online content
Young people also expressed less enthusiasm for sport than other age groups:
enthusiasm for sport
The OTT platforms offering sports have room to grow, but they need to differentiate from the competition. This competition comes in all shapes and sizes, including movies and TV shows – two things in which people are more than willing to invest their time and money.

If personalisation and exclusive, premium content is what people pay for, sport needs to satisfy this demand. Localisation of content is essential to making the product work in the long term. Wimbledon’s new localisation approach is a great example of this.


Supply and demand is the dominant economic model of price determination.  Without demand for your product, you can’t command high prices.

Setting the price for your OTT offering is a tricky business. Enormous television revenues are distracting, and sports will do well to ignore them and perform a cross-genre price comparison to get the right launch price. Don’t just stick with sport, take into account the entertainment OTT market – Spotify, Amazon Prime, Netflix etc.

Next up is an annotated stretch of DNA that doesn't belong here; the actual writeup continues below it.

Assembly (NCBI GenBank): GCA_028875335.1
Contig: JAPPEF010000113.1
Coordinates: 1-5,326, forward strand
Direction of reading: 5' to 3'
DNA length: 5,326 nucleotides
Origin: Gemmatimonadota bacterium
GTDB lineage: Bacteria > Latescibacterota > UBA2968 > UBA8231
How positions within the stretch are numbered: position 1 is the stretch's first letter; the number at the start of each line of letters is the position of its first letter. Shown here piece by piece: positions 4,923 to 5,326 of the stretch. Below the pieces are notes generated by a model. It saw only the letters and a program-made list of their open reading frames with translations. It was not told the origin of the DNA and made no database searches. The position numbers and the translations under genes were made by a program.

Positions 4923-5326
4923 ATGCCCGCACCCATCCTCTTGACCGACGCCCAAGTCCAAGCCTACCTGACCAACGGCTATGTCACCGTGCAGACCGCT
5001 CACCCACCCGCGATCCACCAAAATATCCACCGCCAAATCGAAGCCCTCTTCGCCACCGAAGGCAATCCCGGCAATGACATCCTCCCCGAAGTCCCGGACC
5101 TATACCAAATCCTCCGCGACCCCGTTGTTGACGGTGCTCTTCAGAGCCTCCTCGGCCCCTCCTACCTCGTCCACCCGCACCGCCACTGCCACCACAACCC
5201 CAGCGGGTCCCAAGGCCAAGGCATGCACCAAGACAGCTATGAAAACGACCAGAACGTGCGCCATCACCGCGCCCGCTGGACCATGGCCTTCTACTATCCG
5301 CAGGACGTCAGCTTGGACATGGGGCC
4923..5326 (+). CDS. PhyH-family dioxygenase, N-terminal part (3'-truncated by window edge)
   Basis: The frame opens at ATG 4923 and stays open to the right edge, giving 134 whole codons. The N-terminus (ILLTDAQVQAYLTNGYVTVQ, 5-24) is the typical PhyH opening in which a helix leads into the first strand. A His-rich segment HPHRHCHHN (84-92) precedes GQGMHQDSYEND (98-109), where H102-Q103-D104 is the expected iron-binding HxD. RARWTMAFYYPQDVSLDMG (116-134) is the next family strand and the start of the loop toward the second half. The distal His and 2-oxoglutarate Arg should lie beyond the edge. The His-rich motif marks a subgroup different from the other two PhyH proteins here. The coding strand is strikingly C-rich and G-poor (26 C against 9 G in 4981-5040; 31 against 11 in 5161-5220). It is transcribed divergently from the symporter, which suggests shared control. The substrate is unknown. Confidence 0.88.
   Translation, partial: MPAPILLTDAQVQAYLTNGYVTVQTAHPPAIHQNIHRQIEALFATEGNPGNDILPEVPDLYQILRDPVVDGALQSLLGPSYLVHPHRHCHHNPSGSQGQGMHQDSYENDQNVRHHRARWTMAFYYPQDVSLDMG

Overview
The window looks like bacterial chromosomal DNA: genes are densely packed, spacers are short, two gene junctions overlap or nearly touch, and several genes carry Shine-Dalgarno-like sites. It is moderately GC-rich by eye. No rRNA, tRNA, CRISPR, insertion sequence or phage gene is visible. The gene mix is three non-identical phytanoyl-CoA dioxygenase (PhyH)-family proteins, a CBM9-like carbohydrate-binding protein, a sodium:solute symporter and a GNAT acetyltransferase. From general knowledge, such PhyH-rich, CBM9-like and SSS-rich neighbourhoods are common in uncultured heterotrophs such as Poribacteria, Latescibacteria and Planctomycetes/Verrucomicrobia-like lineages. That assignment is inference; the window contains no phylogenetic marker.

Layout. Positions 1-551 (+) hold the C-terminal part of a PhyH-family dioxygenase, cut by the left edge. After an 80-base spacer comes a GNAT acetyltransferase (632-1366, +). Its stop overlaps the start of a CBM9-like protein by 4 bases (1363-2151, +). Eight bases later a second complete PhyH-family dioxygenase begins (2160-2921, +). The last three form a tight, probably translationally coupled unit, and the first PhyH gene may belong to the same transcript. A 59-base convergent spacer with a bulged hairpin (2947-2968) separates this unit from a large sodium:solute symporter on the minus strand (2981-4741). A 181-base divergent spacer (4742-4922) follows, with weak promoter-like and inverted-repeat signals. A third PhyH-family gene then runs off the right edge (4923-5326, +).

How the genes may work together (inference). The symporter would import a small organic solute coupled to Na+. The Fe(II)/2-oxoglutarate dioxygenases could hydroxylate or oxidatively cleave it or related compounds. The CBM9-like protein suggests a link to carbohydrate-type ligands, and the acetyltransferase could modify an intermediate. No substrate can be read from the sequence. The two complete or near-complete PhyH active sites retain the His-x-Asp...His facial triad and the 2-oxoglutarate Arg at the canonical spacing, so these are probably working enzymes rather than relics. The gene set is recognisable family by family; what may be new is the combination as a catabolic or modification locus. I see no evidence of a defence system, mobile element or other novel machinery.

OTT subscription prices
*ifollow is an average monthly amount of £110 over the football season

Understanding your audience is essential, as competition for audiences intensifies when other genres are introduced into the OTT mix. Competitive pricing across the whole OTT market is a wise move – rights holders need to do their research. A recent world championships was at least 60% cheaper to watch on the Eurosport Player, rather than on their native platform. Is this effective pricing?

When it comes to pricing, rights holders understandably want to maintain current revenue streams similar to their TV revenues, but it’s a different market. There are other ways to monetise your audience, and these should be explored to make up any potential loss, rather over-pricing the OTT platform.


For an OTT package to work effectively, its audience must have access to a sufficient broadband speed. This includes on mobile too, where more and more people are choosing to watch content from. 3G and 4G networks will make a big impact on audience acquisition and retention. At present global average fixed line broadband speed is 27.5Mbps (Megabits per second) and the prediction is that this will rise to 53Mbps by 2021. This is great news for OTT providers, but local broadband speeds still need to be factored in to global strategies.


TV is still one of sport’s most effective mediums for local promotion, but this is slowly being eroded. In the world of OTT, cross-genre competition has to be factored into the promotion strategy, as the audience now has an abundance of choices which could affect the delivery of your platform.